January 18, 2009

I love

Sarcasm is a form of speech or writing which is bitter or cutting, being intended to taunt its target.[1] It is first recorded in English in The Shepheardes Calender in 1579:

Tom piper) An Ironicall [Sarcasmus], spoken in derision of these rude wits, whych make more account of a ryming rybaud, then of skill grounded vpon learning and iudgment.

Sarcasm is proverbially said to be the lowest form of wit.[3] It is often associated with the use of irony. Hostile, critical comments may be expressed in an ironic way such as saying "don't work too hard" to a lazy worker. The use of irony introduces an element of humour which may make the criticism seem more polite and less aggressive but understanding the subtlety of this usage requires second-order interpretation of the speaker's intentions. This sophisticated understanding is lacking in people with brain damage, dementia, autism[4] and this perception has been located by MRI in the right parahippocampal gyrus.[5] [6] Chandler Bing is undoubtably one of the most famous examples. He frequently responds to friends in these ways most of the time.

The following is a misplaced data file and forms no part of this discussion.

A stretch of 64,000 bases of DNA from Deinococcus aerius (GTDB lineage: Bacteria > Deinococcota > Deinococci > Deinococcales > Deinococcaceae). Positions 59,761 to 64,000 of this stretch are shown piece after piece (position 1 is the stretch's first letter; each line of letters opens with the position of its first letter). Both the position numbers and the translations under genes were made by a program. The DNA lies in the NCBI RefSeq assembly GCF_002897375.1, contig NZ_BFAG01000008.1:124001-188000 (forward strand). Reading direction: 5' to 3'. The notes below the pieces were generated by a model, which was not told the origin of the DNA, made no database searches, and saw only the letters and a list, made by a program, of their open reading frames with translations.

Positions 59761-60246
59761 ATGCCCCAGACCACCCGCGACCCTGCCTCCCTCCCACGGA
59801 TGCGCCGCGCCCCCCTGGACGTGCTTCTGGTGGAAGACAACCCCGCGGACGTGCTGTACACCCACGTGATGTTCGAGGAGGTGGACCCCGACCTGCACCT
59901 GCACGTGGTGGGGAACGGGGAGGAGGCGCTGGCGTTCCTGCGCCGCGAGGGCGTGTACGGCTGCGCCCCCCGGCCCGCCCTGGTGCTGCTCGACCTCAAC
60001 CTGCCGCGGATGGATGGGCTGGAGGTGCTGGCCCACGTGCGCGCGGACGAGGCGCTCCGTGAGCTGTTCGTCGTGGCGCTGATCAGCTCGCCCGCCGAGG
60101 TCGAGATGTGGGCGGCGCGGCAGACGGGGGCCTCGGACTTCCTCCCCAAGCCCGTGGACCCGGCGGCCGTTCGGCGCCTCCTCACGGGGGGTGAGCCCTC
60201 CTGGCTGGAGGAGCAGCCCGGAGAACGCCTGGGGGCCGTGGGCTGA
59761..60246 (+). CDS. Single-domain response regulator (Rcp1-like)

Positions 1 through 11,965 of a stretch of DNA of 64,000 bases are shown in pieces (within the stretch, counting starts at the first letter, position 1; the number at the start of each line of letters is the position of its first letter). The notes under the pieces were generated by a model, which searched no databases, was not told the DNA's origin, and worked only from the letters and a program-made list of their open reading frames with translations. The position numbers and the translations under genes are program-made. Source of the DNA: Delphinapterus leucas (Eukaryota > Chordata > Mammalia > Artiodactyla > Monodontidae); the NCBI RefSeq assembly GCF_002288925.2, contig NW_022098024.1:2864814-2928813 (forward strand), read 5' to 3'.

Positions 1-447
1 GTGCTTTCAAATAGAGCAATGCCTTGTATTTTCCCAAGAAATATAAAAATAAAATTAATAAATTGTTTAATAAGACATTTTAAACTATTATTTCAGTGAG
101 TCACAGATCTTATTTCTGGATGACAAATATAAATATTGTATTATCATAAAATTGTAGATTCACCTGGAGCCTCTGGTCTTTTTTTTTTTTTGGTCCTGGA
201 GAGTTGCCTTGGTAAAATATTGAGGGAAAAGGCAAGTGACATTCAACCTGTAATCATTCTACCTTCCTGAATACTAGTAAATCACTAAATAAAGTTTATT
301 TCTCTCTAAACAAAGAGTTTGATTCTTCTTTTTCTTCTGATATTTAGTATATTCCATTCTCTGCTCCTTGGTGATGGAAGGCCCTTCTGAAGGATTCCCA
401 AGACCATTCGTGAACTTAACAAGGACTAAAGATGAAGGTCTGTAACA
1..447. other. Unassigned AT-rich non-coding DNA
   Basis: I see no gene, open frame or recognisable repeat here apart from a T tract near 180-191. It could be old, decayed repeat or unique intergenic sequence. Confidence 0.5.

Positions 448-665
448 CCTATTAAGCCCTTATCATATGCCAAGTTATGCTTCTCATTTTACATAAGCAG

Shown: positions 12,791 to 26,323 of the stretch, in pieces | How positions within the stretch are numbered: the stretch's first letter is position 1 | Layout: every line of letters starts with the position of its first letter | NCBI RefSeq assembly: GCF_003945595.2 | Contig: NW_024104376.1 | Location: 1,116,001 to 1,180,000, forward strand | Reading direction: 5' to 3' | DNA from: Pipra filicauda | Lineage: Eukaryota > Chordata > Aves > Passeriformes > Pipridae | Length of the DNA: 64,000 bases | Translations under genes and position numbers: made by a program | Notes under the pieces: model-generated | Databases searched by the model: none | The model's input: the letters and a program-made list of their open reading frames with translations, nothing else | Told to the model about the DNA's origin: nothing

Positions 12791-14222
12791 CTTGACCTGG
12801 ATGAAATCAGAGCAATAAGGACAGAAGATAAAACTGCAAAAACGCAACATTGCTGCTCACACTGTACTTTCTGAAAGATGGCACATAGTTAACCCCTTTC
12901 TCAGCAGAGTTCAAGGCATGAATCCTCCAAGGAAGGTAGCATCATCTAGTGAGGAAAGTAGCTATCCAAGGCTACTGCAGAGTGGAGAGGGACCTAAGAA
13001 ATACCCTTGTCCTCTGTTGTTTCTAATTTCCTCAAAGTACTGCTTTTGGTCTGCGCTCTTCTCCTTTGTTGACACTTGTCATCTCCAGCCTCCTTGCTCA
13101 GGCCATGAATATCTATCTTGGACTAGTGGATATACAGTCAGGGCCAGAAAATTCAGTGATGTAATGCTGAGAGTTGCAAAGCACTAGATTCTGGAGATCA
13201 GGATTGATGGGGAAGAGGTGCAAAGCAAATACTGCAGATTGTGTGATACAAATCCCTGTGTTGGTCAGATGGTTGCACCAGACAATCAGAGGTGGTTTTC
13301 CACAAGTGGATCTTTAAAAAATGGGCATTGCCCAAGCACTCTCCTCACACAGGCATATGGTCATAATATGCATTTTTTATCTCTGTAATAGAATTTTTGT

In certain Ethiopic languages, sarcasm is indicated with a sarcasm mark, a character that looks like a backwards question mark at the end of a sentence, similar to Alcanter de Brahm's proposed irony mark (؟).

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